The Other I

January 28, 2015

Now listen carefully!

When I was a Maryknoll nun and also when I was a graduate student at university, I took many courses learning about other cultures.  I read the work of many anthropologists who had spent years studying and writing about them.  Understanding another culture is not so easy as those demanding “political correctness” sometimes seem to suggest.  It is not simply a matter of observing the protocols of mere politeness we may have been taught as children.  Nor is it a matter of merely learning the languge.

I received a substantial number of private emails after my last post asking for reactions to the letter to British imams from the community secretary after the Charlie Hebdo massacres.  Most felt that it was not an inappropriate letter, but there was some concern that the assurance that Muslims shared British values might have sounded pretentious.  It’s probably not possible to get it right all the time for everybody.

It may be an increased awareness of the challenge, or only a coincidence, but the media seems to reporting an unusual number of these apparent cultural “misunderstandings.”

After an interview with President Obama by an Asian journalist recently, she gave him a gift “for your first wife.”  Obama rolled his eyes and said to her “Do you know something I don’t?”  Obviously, the term the journalist meant to use was “first lady.”

Then a member of the British foreign office visiting Taiwan brought a gift for the prime minister – a very very expensive watch.  But when the prime minister opened it, he was dumbfounded.  In the Chinese culture, giving someone a watch is a suggestion that their “time is up.”  The prime minister’s office later said the watch had been “disposed of.”

And I wonder whether Pope Francis really meant to convey the insult suggested to some large families that earth does not need Catholics “to breed like rabbits.”

Benedict Cumberbatch has expressed acute embarrassment for his reference to “coloured people.”  He says he was devastated to have caused offense, and is an idiot.

Sometime ago we ran into a friend in our local supermarket who was excruciatingly embarrassed because he had just asked a Black supermarket worker where the “black treacle” was. (For Americans not familiar with the word, we call it blackstrap molasses.)  We assured him that we doubted it was considered a racial slur.  But he was really worried.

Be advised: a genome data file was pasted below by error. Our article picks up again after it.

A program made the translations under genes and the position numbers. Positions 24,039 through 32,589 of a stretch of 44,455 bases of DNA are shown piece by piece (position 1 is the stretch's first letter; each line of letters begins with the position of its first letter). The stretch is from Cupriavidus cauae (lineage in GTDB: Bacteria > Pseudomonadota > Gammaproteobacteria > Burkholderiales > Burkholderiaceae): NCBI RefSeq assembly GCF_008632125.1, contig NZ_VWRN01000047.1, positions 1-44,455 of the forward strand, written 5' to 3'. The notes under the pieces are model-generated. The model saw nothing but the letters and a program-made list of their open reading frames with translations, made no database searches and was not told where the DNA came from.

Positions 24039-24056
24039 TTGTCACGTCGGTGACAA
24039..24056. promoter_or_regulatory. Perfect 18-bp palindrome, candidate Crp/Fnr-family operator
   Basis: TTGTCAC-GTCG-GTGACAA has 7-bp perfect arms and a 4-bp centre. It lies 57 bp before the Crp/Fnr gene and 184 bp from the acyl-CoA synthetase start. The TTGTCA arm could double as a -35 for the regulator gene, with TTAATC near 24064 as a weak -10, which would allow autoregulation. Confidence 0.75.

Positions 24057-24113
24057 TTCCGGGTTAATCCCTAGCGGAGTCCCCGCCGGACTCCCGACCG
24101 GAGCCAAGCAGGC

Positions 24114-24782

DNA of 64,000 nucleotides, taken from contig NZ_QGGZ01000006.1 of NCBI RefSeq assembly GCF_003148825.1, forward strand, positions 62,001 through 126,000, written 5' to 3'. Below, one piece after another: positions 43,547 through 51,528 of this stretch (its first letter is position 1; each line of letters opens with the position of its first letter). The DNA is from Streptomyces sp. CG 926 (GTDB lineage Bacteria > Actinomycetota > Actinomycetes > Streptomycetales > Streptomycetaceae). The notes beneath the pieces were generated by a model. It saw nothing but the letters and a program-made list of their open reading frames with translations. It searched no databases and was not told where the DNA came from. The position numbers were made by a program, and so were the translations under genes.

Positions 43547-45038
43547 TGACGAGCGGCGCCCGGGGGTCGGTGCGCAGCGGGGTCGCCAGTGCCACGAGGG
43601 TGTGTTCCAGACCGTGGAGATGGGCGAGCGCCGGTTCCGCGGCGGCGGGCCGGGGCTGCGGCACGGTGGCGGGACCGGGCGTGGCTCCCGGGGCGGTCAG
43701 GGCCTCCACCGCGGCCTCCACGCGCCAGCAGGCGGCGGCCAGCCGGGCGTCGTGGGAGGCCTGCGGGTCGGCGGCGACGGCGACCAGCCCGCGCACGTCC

Just yesterday when I was waiting at the supermarket checkout, the woman before me made a derogatory remark to the checkout clerk about America.  The clerk knows I’m American, and he was greatly concerned that I might be insulted.  I told him I had enough criticisms of my own of America not to take personally everything that is said about the U.S.

But I will admit that I have often both misunderstood and been misunderstood.  It’s sometimes embarrassing, sometimes irritating, inevitably fascinating.  Sometimes we just get it wrong out of ignorance.  I think in our increasingly globalized world, we need to be very very careful about being insulted.

Though I will confess that I do wish Charlie Hebdo was a little more restrained.  Just because one can legally lob insults doesn’t mean one should.



  1. You know we have the same issues in our country over differences in people hailing from diff states and parts of the country. Even villages/towns sometimes have their marks that stand out. On the street the insensitivity is not often overt. In private, it is joked about. . .


    Comment by tskraghu — January 29, 2015 @ 1:28 am | Reply

    • Yes, I can believe it. I can see significant cultural differences in different parts of both the U.S., and the U.K. In fact, when I mentally roams around the world, it seems to me there are more countries with internal cultural differences than there are countries that are generally homogeneous. Come to think of it, I’m not sure I can name one, though that might be a reflection of my ignorance rather than of fact. In some ways, it seems that our mass communication systems are making us more alike. But in other ways it is simply making us more aware of our differences — if not necessarily more tolerant. Be interested to know if it doesn’t look like that from your perspective.


      Comment by theotheri — January 29, 2015 @ 2:55 pm | Reply

      • I hope mass communication doesn’t succeed too much:-) I’m a dour South indian. Felt nice to have fun-loving friends from the north like the sardars from Punjab. There are couples who can only converse between themselves in English though we have zillion languages! I think our movies have graduated from crudely lampooning ‘others’ in the name of humor. Every 100 square kilometers has a distinct cusine!
        ….some disjointed observations on diversity which has become a bad word. .. .


        Comment by tskraghu — January 30, 2015 @ 1:29 am

      • Ah, a dour South Indian! I’m married to a dour North Englishman. Utterly refreshing.

        Liked by 1 person

        Comment by theotheri — January 30, 2015 @ 8:16 pm

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